Boycotting Israel indicates a moral blindness for which it is hard to find any explanation other than anti-Semitism, Nobel laureate Prof. Steven Weinberg wrote in a letter explaining his reason for withdrawing from a July physics conference at London's Imperial College, the Guardian reported. Weinberg said he perceived "a widespread anti-Israel and anti-Semitic current in British opinion." Weinberg's announcement, which he said was triggered by a call from the National Union of Journalists to boycott Israeli products, comes a few days ahead of a planned vote on two separate motions for academic boycott by the University and College Union, the largest professional association for lecturers and researchers in British higher education.
Amnesty's moral blindness
This was not the first time Weinberg has taken a strong stance against moves to boycott Israel. In 2005, the UK Association of University Teachers and Natfhe, two British lecturers' unions, passed a boycott motion, prompting Weinberg to cancel his participation in a conference at the University of Durham.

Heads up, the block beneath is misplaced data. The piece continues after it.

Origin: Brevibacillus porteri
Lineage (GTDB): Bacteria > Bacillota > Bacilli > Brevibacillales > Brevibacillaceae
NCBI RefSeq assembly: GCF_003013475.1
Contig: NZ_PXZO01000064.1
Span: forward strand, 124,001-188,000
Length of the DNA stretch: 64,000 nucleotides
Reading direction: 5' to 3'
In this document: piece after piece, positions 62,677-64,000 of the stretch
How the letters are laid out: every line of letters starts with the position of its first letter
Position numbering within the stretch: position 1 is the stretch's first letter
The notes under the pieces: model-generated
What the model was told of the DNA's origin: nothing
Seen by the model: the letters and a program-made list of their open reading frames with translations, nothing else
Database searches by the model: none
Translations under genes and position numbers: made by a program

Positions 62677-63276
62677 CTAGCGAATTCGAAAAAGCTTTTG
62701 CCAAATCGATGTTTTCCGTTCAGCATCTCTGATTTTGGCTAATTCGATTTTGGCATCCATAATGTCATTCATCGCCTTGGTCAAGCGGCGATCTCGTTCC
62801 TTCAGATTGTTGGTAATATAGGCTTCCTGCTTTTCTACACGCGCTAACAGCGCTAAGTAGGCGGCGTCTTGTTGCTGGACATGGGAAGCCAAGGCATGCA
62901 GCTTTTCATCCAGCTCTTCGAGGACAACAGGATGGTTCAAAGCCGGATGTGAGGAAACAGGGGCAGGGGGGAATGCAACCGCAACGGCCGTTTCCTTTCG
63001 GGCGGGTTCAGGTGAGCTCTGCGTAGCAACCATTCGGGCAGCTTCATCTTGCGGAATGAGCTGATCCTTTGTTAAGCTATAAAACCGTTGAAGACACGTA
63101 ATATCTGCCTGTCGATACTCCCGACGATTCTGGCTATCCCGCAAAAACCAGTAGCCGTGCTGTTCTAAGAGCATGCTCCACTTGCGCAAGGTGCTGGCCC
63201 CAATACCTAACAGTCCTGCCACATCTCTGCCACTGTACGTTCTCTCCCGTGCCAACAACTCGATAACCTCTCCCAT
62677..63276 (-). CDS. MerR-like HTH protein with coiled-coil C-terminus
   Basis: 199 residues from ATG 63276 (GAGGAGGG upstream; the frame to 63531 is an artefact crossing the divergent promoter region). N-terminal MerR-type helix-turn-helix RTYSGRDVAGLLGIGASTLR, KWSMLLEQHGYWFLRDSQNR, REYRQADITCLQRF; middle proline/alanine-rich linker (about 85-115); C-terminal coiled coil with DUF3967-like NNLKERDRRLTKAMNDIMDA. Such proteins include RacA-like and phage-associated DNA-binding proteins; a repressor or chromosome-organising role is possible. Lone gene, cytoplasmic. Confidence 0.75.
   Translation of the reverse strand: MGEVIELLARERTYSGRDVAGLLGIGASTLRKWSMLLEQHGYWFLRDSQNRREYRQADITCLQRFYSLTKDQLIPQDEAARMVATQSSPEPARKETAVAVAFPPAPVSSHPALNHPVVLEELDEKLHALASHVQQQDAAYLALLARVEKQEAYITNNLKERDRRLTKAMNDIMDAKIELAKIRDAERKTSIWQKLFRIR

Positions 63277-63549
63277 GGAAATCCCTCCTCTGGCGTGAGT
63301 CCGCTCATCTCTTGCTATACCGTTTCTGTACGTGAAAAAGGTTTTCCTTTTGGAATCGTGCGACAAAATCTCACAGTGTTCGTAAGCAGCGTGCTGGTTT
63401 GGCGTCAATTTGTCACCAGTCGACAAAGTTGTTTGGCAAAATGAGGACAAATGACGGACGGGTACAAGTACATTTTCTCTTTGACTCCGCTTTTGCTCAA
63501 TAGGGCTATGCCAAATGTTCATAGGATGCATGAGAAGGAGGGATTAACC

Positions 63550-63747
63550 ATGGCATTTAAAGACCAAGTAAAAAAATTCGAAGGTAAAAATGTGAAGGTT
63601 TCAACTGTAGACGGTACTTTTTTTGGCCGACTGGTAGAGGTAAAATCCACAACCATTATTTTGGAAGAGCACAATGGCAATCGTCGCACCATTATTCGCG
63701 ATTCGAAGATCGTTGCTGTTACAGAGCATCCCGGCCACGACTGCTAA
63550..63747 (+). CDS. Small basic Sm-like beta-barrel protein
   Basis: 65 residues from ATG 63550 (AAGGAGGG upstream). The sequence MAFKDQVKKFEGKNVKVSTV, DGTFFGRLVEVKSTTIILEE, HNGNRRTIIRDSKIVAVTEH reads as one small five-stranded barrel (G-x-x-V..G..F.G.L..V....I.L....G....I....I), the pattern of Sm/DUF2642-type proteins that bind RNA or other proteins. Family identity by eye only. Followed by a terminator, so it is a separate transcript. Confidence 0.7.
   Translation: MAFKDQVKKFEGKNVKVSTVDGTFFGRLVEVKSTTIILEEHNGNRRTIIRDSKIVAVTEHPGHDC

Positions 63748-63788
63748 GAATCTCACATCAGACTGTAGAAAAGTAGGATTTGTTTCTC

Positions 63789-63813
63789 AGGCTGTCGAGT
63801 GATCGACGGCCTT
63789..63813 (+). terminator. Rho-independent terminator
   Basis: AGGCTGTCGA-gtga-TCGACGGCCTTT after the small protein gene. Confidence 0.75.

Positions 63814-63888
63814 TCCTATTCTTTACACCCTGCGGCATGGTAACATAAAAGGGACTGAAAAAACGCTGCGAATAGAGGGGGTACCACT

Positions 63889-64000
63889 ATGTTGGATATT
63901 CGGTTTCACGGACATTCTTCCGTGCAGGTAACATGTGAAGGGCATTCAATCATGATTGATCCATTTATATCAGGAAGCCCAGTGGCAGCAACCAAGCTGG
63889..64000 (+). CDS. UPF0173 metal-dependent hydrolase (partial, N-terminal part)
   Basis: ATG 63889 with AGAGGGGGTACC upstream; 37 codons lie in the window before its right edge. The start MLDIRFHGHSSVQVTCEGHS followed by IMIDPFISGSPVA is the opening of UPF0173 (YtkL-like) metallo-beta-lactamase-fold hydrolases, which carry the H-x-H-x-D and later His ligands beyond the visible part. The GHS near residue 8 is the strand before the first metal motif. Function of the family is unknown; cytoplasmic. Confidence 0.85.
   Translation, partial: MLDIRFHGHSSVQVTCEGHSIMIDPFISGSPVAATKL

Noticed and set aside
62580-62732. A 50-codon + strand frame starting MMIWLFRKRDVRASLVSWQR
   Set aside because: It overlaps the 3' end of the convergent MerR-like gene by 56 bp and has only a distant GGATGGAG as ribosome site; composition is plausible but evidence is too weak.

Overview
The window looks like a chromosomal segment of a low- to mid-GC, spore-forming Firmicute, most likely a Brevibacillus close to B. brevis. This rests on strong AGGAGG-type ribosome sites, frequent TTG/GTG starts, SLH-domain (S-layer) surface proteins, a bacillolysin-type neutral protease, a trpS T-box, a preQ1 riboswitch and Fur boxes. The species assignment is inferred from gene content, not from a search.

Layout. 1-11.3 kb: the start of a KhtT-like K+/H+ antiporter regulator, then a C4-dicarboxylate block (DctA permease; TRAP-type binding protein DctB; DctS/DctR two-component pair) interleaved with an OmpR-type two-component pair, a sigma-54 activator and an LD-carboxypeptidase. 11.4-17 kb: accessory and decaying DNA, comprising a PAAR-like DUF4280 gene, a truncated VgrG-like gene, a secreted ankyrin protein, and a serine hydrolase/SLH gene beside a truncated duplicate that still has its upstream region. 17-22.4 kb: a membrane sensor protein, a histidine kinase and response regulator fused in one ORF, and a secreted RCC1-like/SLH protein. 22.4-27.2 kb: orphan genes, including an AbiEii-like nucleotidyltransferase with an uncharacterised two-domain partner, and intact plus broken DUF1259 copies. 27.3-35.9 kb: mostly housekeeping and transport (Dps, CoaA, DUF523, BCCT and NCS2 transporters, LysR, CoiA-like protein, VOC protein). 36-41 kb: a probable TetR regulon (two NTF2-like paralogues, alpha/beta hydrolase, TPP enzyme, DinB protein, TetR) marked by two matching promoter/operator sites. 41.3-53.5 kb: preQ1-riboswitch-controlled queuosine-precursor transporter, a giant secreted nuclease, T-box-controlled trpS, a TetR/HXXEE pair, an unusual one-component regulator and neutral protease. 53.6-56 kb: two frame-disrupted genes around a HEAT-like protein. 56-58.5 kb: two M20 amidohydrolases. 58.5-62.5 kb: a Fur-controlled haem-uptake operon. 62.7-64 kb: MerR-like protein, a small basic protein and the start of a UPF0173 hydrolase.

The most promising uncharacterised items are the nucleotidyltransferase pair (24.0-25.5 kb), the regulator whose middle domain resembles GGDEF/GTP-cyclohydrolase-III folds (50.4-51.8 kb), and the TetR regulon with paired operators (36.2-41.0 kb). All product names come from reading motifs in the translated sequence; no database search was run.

The 2005 motion was later reversed following a storm of international protest.
Last week, a delegation of senior Israeli academics concluded meetings with their British counterparts and with parliamentarians and journalists in an effort to persuade academics and members of the UCU to reject the boycott proposal.
The Israelis' trip was organized by the Fair Play Campaign Group (FPCG,) part of the Board of Deputies of British Jews' campaign to combat initiatives to boycott Israel, together with the International Advisory Board for Academic Freedom (IAB,) set up by Bar-Ilan University in 2005 to respond to calls for boycotts of Israeli academics.
Jonny Paul contributed to this report.